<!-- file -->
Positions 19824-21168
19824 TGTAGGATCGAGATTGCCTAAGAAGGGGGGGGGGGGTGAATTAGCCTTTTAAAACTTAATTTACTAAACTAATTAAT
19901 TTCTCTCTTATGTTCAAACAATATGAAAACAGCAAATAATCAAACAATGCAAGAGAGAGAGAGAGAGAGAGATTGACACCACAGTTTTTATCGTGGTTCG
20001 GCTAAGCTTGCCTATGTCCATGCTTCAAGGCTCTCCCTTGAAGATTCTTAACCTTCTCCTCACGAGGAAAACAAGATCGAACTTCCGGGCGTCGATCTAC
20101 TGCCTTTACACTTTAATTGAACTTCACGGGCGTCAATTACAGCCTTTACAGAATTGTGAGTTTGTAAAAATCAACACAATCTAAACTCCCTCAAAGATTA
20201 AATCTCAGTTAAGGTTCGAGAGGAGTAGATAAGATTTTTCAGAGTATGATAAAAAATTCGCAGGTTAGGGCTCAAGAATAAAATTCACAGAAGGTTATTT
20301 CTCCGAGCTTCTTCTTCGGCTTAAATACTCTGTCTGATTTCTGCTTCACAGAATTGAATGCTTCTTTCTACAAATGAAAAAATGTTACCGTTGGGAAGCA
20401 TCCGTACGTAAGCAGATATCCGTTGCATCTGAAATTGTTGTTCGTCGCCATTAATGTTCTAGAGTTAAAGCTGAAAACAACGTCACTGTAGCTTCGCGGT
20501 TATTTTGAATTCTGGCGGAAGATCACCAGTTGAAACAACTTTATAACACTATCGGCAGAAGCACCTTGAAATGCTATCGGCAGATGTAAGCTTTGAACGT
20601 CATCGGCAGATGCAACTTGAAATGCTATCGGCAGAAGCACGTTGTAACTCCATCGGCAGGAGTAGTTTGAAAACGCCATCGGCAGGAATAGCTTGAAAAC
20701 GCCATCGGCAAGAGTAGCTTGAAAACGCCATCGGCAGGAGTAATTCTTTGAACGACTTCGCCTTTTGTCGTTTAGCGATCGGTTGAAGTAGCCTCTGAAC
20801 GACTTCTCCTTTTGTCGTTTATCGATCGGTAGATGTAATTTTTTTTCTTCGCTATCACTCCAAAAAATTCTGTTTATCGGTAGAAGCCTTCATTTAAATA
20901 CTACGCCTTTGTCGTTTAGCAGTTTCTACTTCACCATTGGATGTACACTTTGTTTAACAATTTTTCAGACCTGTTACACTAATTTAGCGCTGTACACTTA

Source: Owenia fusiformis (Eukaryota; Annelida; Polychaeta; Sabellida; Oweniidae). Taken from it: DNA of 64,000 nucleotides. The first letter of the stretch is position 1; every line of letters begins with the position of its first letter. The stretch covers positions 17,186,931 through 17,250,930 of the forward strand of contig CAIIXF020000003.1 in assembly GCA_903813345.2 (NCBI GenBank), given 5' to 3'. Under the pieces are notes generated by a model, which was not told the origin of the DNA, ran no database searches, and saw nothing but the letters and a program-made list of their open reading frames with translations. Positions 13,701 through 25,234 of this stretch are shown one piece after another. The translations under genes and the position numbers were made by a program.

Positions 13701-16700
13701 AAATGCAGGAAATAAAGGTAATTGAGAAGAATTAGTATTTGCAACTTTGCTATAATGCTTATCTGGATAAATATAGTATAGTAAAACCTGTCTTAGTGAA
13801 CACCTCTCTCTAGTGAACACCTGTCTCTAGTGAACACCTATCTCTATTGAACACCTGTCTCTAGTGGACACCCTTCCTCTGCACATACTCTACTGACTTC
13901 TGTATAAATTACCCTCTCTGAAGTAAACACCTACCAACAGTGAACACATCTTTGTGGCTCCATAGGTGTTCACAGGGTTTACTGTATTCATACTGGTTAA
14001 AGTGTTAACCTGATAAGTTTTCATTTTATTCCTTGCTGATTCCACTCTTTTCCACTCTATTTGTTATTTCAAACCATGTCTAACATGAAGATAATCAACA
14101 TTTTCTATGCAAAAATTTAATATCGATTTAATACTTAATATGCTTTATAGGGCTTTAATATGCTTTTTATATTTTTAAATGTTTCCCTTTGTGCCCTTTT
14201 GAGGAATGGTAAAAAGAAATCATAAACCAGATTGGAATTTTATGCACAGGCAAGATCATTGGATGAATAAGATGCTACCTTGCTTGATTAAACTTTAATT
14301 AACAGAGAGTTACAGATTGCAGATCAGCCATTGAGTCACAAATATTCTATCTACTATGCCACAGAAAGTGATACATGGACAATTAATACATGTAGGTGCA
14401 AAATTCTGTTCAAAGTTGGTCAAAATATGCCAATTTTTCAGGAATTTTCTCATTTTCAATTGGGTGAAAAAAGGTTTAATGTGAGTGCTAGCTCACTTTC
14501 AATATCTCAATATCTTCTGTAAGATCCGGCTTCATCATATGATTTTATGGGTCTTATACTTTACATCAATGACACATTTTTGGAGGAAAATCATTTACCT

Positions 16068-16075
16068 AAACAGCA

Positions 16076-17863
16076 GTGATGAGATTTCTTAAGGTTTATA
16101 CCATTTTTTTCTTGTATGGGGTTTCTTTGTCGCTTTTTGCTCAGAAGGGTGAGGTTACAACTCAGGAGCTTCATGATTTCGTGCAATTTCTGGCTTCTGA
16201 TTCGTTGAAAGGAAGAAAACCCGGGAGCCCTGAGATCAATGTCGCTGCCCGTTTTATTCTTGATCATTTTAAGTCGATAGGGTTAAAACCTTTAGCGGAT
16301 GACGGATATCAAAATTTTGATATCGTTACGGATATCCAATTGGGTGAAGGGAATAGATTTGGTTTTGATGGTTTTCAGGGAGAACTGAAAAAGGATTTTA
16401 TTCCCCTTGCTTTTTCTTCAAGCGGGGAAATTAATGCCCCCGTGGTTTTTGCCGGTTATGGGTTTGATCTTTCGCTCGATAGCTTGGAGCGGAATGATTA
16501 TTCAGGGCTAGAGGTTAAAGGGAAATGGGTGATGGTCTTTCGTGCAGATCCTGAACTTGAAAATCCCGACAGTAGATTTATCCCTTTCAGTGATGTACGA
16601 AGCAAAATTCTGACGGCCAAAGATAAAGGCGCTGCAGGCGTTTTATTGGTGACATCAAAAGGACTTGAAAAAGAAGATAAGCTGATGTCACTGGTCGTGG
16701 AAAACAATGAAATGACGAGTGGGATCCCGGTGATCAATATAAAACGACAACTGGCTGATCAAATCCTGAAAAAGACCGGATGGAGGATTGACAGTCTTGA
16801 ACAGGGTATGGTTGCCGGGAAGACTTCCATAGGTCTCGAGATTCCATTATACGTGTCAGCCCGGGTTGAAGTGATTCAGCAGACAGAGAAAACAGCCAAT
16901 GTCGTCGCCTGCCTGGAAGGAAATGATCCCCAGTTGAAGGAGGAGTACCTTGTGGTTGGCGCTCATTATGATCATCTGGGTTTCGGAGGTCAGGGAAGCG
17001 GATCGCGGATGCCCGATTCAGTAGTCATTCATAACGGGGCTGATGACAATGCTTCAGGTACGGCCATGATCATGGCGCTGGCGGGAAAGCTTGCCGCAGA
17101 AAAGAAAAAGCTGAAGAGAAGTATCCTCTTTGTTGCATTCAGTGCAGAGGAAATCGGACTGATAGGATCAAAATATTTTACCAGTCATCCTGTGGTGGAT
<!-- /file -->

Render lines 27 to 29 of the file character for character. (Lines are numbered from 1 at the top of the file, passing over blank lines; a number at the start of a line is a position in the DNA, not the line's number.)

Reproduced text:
Positions 16076-17863
16076 GTGATGAGATTTCTTAAGGTTTATA
16101 CCATTTTTTTCTTGTATGGGGTTTCTTTGTCGCTTTTTGCTCAGAAGGGTGAGGTTACAACTCAGGAGCTTCATGATTTCGTGCAATTTCTGGCTTCTGA